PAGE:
In January, she wrote about Chinese feminists on the Women's March in Washington. Last year, she was awarded the Hansel Mieth Prize for Best Digital Reportage for her work on climate change and nuclear testing in the Marshall Islands.
Duly, many are determined that the macabre circumstances of her death do not overshadow her life, directing people to her work, in the hope it can continue to speak for her.
She had high-profile admirers. "Man, so very sad about Kim Wall. She was a fantastic journalist," wrote Barry Jenkins, the director of the Oscar-winning Moonlight, on her Facebook wall. "Read her Cuba piece."
The writer Jill Filipovic said: "Incredibly sad to hear about Kim Wall. Love to her family, the great many people who loved her and all of us who read and admired her."
Friends and commentators are vehement that the narrative of her death not be sensationalised. And Danes are horrified. It is dominating conversation, says a Londoner who is in Copenhagen visiting family.
"It's gripping people here, as it is now internationally because it's so bizarre and people here realise how unfortunately close it is to Scandi noir."
Madsen, nicknamed 'Rocket', has a public profile and is prominent enough to have had a book written about him. Rocket Madsen: Denmark's Do-It-Yourself Astronaut was written by Thomas Djursing, an editor on a trade magazine for engineers.
One Copenhagen resident says: "Peter Madsen was apparently well known among people who are interested in submarines and/or space rockets. He had a certain following. I think he is seen in the general public as a mad inventor."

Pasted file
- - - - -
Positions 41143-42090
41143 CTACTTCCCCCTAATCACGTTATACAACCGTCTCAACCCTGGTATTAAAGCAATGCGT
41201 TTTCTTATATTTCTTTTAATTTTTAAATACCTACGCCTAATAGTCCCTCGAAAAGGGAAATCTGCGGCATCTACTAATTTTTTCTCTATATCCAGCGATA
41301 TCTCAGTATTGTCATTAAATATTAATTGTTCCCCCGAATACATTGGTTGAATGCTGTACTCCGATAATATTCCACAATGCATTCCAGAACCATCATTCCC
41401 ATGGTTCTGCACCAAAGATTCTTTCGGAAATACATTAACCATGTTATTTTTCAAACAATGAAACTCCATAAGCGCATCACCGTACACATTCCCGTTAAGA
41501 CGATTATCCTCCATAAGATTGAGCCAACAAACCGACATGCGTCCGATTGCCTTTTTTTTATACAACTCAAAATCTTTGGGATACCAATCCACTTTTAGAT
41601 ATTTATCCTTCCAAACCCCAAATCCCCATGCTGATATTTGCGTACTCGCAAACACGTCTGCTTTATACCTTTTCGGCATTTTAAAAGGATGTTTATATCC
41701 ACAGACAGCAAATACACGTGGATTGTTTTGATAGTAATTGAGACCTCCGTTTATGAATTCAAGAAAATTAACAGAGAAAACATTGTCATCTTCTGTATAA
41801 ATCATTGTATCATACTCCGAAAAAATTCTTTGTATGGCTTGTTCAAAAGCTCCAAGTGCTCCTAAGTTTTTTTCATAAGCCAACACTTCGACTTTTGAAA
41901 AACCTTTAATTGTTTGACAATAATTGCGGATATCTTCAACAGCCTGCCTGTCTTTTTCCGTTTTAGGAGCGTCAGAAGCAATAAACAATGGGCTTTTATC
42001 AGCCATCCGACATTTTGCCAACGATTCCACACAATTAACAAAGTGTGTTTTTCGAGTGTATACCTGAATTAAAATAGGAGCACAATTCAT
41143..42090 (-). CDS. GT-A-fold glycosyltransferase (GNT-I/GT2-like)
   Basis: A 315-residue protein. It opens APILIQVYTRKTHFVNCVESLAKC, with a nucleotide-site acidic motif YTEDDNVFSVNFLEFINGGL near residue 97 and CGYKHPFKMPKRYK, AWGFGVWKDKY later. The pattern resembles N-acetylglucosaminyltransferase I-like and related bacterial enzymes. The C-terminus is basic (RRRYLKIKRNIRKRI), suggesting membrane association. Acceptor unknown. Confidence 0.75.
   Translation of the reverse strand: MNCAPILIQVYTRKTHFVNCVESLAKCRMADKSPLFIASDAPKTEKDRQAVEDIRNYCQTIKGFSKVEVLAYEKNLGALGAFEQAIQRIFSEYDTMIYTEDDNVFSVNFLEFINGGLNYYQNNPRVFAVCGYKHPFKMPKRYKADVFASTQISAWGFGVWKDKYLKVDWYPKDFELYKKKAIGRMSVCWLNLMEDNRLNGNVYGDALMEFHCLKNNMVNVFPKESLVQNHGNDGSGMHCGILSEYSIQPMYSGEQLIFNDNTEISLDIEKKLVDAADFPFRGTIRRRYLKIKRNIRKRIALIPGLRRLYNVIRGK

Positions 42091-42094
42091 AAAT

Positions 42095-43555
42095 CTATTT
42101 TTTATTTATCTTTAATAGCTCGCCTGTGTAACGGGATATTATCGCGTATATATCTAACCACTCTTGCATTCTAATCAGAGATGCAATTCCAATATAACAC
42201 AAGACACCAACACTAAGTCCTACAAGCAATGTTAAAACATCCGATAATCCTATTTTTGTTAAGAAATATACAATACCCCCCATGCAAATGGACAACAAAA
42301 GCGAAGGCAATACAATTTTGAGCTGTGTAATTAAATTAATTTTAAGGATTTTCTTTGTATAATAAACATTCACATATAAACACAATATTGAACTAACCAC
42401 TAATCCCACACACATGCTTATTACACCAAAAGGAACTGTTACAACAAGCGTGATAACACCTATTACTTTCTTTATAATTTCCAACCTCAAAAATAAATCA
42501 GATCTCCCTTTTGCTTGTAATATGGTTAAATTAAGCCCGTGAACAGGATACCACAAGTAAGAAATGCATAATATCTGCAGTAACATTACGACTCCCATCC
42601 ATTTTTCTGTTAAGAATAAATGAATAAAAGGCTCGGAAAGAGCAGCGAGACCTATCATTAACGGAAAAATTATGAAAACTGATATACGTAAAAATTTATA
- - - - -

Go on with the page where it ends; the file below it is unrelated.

Jonas Wegner, a musician, was taken on a submarine tour by Madsen for his stag do, 10 years ago. "He was dressed up like a German submarine officer, speaking German. He was very eccentric." Wegner says he was scared and shocked to hear the news this week.
Constructing a definitive picture of Madsen's work is difficult. Certainly, he seems to have been in charge of the UC3 Nautilus, which he crowdfunded and built himself in 2008. He also has galactic ambitions: he co-founded two aerospace organisations, Rocket-Madsen Space Lab and Copenhagen Suborbitals.
Djursing's account suggests a colourful man. He says: "Peter is described by many as charismatic." In the book, Djursing writes about Madsen's relationships. "Although he is married and lives with a partner he loves, he is also sexually experimenting in fetish groups. This has been an important part of his life."
Madsen is an ascete, he adds. "He has never had much other than a bag of clothes and a shelf of books about rocket fuel, the Second World War and Apollo. He has never lived in a normal house or apartment."
The authorities will dissect these details and try to determine what happened. Others will grieve for Wall.
"We cannot see the end yet," Ingrid Wall, Kim's mother, wrote on Facebook. "During the horrendous days since Kim disappeared, we have received countless evidence of how loved and appreciated she has been, as a human and friend as well as a professional journalist.
"From all corners of the world comes evidence of Kim's ability to be a person who makes a difference."